|Metropolitan Tabernacle, built 1861|
Speaking of architecture and aesthetics, the Armstrong Browning Library was an ideal setting for such a conference. At one point, Charles LaPorte read some Browning lines that happened to be depicted on a stained glass window right behind him. In addition to being a beautiful space, the Library offered many manuscripts and other research materials relevant to the topics discussed. The library staff had laid out archival materials related to speakers’ talks, in digital as well as physical form. (See the digital exhibit here.) As each speaker began, the library tweeted a link to the part of the online exhibit that was relevant to that speaker’s talk. A conference archive, compiled by Jade Werner, complete with descriptions and video of each talk, will be made available soon.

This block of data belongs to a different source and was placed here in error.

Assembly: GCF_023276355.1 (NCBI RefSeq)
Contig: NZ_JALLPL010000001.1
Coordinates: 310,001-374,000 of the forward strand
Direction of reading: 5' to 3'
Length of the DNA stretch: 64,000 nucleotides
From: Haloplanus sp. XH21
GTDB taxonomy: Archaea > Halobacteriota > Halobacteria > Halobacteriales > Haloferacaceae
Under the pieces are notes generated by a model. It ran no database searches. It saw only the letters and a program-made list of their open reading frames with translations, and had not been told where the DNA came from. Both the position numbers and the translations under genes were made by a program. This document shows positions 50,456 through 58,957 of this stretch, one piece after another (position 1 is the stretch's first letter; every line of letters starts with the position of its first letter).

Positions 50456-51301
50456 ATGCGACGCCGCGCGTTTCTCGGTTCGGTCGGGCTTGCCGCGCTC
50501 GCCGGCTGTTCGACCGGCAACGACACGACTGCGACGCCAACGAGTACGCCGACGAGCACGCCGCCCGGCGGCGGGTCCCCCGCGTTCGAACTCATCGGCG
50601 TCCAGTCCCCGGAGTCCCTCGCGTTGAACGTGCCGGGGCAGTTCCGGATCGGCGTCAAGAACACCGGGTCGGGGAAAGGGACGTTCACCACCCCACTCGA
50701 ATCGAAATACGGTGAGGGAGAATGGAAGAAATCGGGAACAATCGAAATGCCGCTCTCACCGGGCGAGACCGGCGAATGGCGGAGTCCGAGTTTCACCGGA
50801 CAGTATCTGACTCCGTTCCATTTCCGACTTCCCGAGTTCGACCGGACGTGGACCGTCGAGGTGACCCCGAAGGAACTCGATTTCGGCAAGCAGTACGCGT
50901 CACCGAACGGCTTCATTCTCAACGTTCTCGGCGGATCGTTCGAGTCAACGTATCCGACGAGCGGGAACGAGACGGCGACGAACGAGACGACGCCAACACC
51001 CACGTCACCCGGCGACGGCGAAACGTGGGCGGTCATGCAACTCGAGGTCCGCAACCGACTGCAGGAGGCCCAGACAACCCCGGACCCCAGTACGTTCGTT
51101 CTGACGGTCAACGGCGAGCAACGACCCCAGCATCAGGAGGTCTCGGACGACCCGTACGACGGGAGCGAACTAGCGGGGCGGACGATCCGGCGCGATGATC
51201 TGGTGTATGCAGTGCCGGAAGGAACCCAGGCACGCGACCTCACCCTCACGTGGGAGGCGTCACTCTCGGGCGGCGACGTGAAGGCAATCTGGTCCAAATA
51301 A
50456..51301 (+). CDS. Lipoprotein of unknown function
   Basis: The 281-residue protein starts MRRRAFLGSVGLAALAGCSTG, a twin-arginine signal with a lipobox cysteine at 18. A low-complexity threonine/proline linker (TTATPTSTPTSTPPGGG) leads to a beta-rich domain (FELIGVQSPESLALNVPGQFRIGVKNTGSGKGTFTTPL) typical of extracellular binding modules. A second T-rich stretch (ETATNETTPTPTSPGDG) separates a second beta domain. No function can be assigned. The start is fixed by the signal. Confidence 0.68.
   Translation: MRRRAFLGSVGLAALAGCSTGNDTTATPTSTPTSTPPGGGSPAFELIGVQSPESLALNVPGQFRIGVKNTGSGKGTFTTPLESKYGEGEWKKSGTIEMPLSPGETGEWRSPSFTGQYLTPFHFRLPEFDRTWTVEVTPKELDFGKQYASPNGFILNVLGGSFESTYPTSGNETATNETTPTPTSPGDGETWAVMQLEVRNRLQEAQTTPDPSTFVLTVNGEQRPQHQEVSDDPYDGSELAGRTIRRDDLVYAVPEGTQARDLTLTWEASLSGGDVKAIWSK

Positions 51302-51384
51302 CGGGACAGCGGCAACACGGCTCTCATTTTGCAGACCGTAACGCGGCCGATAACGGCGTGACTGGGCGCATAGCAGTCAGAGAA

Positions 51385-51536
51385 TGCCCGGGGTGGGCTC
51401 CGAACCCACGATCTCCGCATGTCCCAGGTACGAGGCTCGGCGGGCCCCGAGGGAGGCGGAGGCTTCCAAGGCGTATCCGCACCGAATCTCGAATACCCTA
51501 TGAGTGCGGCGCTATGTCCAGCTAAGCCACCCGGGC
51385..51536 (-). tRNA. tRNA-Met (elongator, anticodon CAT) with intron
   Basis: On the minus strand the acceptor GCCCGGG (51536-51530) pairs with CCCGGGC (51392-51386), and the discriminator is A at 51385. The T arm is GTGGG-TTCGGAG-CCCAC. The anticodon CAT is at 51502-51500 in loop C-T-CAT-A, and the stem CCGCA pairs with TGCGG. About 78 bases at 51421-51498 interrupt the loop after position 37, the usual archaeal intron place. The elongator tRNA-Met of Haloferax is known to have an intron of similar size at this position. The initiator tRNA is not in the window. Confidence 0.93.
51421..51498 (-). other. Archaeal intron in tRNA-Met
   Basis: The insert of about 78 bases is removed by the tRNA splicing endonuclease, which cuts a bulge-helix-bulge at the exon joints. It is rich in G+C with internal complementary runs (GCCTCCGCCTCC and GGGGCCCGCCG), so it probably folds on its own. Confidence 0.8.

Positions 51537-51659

I want to close with a few brief remarks on the size and scope of conferences. With the exception of a conference on religion and law hosted at Florida State in March 2013, the Uses of Religion Conference was the only one I’ve attended with only one panel in each time slot. Every participant was in the audience for each panel, and so the conversation built on itself from panel to panel, and from meal to meal. It reminded me of a good seminar, when by the middle of the semester the class has established a set of questions and a shared vocabulary and set of referents and the conversations are just richer. It was like that, but over the course of a few days. Elesha recently wrote about the ASCH, AAR, AHA, and their annual meetings. While her post raised a number of questions, perhaps they called all be addressed by asking, “What is the point of an academic conference?” (Or, of an academic society.) Of course, there are many points, and there is tremendous value in attending large conferences, which include seeing old friends, meeting new people, and, theoretically, advancing one’s career. And there’s so much to see! At AAR or AHA there are dozens and dozens of panels at the same time. The result of such plentiful options, though, at least for me, often means that I don’t branch out enough. There might be five interesting panels in a time slot, but I attend the one I really should see, because it’s closest to my area of study. At the Uses of Religion Conference, I saw papers I normally would not, and I met and had meals with people I would not have at a large conference. In this way, a small specialists’ conference actually can entail more intellectual and social variety than a huge one. As many scholars and societies emphasize interdisciplinary collaboration and conversation, they might realize that perhaps the best way to facilitate those interactions is not by putting everyone in a convention center, but by inviting a small number into the same room.